The police came, asked a thousand questions, many of them about my status and reasons for being in the country. Many questions remained unanswered, I could tell they made assumptions from my silence. They took a couple pictures and told me that, being realistic, nothing would happen and he would most likely not be prosecuted. They said that because I waited so long – nearly two weeks-, the case was weak and it most likely wouldn’t withstand in court… apparently, the blood in my eyes, the bruises and scratches could have happened in many ways, “most likely accidents,” they said. The police officers never mentioned that, even though I wasn't a U.S. Citizen, I was protected under the Violence Against Women Act. They never told me that I could actually apply for a temporary permit to stay in the country because of what happened.

Within two weeks, I was silenced twice by men that I was supposed to trust, by men who were supposed to care for me and protect me. First, by my partner who covered my mouth and choked me as I screamed and begged for help, begged for my life, begged him to stop... later, by the police officers who muted my cry for justice, for fairness, for peace of mind. That's all I asked for so I could move on and start healing.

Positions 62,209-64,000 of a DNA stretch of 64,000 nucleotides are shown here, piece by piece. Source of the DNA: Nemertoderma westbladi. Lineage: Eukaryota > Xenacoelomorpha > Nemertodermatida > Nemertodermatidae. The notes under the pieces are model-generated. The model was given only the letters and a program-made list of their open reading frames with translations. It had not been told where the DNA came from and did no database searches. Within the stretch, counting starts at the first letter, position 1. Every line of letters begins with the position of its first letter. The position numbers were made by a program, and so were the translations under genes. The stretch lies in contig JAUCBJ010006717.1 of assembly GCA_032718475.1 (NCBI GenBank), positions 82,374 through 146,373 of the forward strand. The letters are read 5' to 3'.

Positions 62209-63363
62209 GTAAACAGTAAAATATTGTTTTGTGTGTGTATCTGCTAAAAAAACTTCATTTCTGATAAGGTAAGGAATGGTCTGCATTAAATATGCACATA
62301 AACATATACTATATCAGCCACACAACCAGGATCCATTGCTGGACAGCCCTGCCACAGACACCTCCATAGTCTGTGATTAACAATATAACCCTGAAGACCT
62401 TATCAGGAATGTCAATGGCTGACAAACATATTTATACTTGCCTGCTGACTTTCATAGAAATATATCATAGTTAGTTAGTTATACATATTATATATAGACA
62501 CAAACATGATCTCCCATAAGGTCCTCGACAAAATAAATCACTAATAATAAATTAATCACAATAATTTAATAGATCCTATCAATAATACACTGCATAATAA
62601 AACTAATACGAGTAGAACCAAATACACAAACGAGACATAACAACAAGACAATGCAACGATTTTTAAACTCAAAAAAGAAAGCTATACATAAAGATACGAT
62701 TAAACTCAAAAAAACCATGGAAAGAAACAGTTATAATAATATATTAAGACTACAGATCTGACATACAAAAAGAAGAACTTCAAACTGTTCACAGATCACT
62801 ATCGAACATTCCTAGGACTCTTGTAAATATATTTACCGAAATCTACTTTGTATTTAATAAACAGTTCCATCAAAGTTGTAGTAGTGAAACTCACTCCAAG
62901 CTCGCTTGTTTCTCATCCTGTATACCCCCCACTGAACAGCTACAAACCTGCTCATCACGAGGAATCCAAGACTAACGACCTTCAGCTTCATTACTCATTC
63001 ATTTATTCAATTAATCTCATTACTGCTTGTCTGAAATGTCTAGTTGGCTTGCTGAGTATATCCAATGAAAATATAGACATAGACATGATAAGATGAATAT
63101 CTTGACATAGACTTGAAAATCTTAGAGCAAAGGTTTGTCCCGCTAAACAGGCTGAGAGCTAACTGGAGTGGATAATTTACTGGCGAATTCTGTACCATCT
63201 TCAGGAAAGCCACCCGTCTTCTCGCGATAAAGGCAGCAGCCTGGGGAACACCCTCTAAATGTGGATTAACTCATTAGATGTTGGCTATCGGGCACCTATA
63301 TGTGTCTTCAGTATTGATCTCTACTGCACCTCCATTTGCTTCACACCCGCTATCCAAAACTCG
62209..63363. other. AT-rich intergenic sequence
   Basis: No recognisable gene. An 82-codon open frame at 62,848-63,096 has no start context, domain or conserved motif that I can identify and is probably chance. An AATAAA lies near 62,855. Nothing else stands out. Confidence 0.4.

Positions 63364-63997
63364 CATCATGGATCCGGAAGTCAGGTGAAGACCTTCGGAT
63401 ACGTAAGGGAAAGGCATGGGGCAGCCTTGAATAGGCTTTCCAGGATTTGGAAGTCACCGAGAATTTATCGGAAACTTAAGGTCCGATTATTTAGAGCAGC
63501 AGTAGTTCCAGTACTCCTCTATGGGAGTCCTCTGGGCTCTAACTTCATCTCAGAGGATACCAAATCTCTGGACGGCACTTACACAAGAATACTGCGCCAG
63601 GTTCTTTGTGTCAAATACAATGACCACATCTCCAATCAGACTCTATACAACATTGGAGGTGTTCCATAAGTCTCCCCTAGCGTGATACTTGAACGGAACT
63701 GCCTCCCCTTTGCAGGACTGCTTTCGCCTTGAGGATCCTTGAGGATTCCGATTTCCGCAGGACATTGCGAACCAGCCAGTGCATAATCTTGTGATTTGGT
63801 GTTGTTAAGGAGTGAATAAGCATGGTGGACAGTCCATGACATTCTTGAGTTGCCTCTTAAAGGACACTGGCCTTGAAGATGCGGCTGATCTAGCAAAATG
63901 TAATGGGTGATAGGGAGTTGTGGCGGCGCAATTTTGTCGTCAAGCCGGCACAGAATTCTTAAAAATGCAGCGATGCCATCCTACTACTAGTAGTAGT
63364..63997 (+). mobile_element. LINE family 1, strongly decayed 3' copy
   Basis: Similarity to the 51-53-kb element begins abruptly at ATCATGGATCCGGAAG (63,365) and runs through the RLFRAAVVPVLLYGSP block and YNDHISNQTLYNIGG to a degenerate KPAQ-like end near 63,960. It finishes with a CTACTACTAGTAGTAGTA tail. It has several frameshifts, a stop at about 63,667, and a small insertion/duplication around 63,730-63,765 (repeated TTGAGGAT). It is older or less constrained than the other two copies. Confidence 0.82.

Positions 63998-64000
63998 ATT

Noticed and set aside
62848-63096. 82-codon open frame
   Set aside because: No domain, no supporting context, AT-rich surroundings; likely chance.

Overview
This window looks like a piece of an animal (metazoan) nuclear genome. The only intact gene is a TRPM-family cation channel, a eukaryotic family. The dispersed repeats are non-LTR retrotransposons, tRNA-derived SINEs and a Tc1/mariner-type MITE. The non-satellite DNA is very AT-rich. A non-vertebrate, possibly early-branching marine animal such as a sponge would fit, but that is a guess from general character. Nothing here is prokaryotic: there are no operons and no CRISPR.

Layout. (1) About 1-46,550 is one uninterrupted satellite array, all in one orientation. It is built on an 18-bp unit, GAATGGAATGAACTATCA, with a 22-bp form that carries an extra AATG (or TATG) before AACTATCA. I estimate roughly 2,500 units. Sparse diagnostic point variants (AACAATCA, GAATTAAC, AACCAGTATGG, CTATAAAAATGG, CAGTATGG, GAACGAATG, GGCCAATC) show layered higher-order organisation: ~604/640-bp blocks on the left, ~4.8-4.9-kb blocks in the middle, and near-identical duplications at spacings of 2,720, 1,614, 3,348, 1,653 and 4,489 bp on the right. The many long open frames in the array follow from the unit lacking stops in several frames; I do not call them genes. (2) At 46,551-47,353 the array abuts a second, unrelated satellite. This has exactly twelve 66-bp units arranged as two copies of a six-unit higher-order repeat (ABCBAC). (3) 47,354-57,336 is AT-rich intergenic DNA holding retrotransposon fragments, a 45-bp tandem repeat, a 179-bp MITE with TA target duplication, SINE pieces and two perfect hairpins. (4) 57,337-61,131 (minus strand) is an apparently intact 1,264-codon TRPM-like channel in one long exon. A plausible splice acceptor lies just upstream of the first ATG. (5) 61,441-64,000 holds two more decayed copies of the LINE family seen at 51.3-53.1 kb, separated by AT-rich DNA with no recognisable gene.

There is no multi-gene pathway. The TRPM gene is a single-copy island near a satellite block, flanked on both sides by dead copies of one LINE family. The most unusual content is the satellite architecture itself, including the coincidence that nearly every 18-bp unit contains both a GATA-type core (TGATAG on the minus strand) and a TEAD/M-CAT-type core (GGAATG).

Maybe it was my stubbornness, or maybe it was my inner self guiding me to heal, but from that moment on, I refused to be silenced again. If these men wouldn't let me speak up, I would do it without their help. I made a self promise to speak up for myself and for all the women who have never spoken up and for those who never will. I made the commitment to break the silence for every immigrant woman who has remained in silence and to help break the cycle for all of the women who are put in the position of victims. Women who have suffered from domestic violence should not be called or categorized as victims, we are not victims; we are survivors. I believe part of my healing has come from refusing to be a victim, from refusing to feel weak and be babied for what happened. Part of the healing has come from telling and re-telling my story, from making it awkward for people and force them to listen to my voice, which simultaneously carries the voices of all those other survivor women. The word survivor carries strength, the word victim denotes weakness. One needs to be strong to survive the physical punches, as well as the punches that life brings us afterward, along our healing path. I wake up today and know that I am still not good with dates, but I also know that I am strong, that I have grown from the pain and that I will never, ever again be silenced. Every nine seconds I will speak up. Every nine seconds I will say “Ni una mas, not one more.”